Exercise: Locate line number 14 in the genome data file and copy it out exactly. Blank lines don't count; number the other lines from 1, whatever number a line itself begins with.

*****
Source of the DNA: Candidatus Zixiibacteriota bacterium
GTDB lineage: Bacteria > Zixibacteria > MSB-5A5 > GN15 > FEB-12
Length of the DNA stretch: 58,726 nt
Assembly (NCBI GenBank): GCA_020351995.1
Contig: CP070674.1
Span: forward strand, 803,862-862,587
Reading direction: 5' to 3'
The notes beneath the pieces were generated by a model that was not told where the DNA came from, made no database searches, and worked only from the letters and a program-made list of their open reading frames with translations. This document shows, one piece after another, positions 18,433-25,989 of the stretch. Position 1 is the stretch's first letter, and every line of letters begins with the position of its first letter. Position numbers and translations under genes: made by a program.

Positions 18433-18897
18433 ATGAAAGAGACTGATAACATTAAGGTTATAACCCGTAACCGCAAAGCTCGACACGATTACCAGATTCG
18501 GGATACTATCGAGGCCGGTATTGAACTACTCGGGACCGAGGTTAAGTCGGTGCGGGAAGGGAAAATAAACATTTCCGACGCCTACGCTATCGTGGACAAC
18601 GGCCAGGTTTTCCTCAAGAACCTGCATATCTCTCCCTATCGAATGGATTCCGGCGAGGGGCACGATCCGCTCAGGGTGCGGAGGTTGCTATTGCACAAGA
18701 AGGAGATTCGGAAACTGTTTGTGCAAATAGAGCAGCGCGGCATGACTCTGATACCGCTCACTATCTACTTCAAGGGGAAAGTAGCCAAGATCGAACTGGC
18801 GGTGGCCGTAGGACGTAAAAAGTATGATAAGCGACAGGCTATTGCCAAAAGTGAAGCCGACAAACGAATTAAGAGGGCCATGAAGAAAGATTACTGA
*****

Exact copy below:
18801 GGTGGCCGTAGGACGTAAAAAGTATGATAAGCGACAGGCTATTGCCAAAAGTGAAGCCGACAAACGAATTAAGAGGGCCATGAAGAAAGATTACTGA